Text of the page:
Scientists Reveal Molecular Mechanism of de novo Replication by the Ebola Virus Polymerase

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Non-segmented negative-strand RNA viruses (nsNSVs) including Ebola virus (EBOV), can cause respiratory infections, hemorrhagic fever and encephalitis in humans and animals, are considered a substantial health and economic burden worldwide. Although two therapeutic antibodies have been approved to treat Zaire EBOV, effective vaccines and broad-spectrum antiviral drugs are yet lacking.

Replication and transcription of the viral genome are executed by the large L polymerase which is a promising target. During RNA synthesis, the polymerase should bind with genomic RNA and recognize regulatory elements to perform the replication and transcription processes. However, no RNA binding has been observed in the available structures of nsNSV RNA polymerase complexes, and how these nsNSV polymerases recognize the terminal promoter elements remains unknown.

Now, a joint team led by Dr. SHI Yi and Dr. George Fu Gao from the Institute of Microbiology of Chinese Academy of Sciences, have recently investigated the molecular mechanism of de novo replication by the Ebola virus polymerase, which was recently published in Nature. In this study, they demonstrated that the EBOV L-VP35 polymerase complex possesses the de novo replication activity in a leader-sequence-specific manner, and then determined the structure of L-VP35 in complex with the 18-mer leader RNA to a resolution of 3.0 ? using cryo-EM technology (Figure 1).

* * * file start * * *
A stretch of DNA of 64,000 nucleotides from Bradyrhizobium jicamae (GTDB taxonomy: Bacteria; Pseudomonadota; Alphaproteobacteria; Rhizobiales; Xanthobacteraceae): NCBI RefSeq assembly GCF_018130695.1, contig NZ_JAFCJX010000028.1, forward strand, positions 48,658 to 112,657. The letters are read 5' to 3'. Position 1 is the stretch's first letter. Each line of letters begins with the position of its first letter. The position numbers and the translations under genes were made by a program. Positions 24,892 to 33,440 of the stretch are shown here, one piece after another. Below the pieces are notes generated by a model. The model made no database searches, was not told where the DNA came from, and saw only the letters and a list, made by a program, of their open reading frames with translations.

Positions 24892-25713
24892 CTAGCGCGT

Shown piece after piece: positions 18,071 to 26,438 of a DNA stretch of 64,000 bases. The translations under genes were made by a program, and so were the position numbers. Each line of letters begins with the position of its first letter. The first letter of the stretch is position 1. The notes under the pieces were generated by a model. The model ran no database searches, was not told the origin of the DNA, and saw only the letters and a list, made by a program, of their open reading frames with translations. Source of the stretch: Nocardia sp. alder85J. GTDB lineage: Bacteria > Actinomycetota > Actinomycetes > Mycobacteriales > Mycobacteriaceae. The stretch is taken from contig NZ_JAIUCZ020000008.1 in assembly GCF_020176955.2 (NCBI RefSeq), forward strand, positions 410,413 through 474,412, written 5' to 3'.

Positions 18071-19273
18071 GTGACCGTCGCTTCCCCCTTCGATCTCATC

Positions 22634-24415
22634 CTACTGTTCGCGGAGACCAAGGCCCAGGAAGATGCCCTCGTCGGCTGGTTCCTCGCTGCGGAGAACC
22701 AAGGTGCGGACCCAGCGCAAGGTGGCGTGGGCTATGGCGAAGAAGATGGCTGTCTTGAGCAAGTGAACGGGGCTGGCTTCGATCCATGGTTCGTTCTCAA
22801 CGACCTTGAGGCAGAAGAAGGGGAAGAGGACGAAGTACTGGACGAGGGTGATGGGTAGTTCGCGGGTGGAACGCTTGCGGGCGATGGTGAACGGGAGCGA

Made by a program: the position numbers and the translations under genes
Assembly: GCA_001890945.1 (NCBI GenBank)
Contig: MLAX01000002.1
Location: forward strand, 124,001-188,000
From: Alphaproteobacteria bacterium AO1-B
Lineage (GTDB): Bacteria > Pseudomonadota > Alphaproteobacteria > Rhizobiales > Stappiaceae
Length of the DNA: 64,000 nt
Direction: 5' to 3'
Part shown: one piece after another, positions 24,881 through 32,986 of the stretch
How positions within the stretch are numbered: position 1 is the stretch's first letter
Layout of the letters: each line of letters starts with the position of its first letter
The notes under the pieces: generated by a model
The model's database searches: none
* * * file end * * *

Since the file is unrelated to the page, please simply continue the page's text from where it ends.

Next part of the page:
Figure 1 Overall structure of EBOV L-VP35-RNA complex (Image by SHI Yi)

In the structure, the 3’ leader RNA binds in a distinctive tortuous conformation in the template entry channel of the L protein, and many intramolecular/intermolecular interactions are essential for maintaining the conformation. Notably, G7 nucleotide flips to the opposite direction, and is stabilized by three hydrogen bonds (Figure 2). When the G7 was substituted with other nucleotides, the de novo replication activity was completely abolished in vitro. They further evaluated that the distinctive bend conformation of RNA is more required for the de novo replication activity rather than the elongation activity.

Figure 2 Molecular interaction between the EBOV polymerase and the leader RNA (Image by SHI Yi)

In contrast to the segmented negative-strand viruses (sNSVs) including influenza viruses and bunyaviruses, the EBOV RNA promoter does not bind in a positively charged groove at the peripheral surface of polymerase protein, and instead, the 3’ RNA promoter is directly accommodated in the template entry channel with a distinctive bend conformation, proposed that the polymerases of nsNSVs including EBOV have evolved a different replication initiation mechanism to adapt their RNP structure (Figure 3).

Figure 3 Structural comparison of different viral polymerases in the pre-initiation state (Image by SHI Yi)

This study provided the first structural snapshot of EBOV L polymerase recognizing the genome RNA and revealed a distinctive mechanism of replication initiation for nsNSVs. will greatly enhance our mechanistic understanding of RNA synthesis by nsNSV RNA polymerases, and open avenues to the development of new antiviral agents that target the polymerases of nsNSVs.




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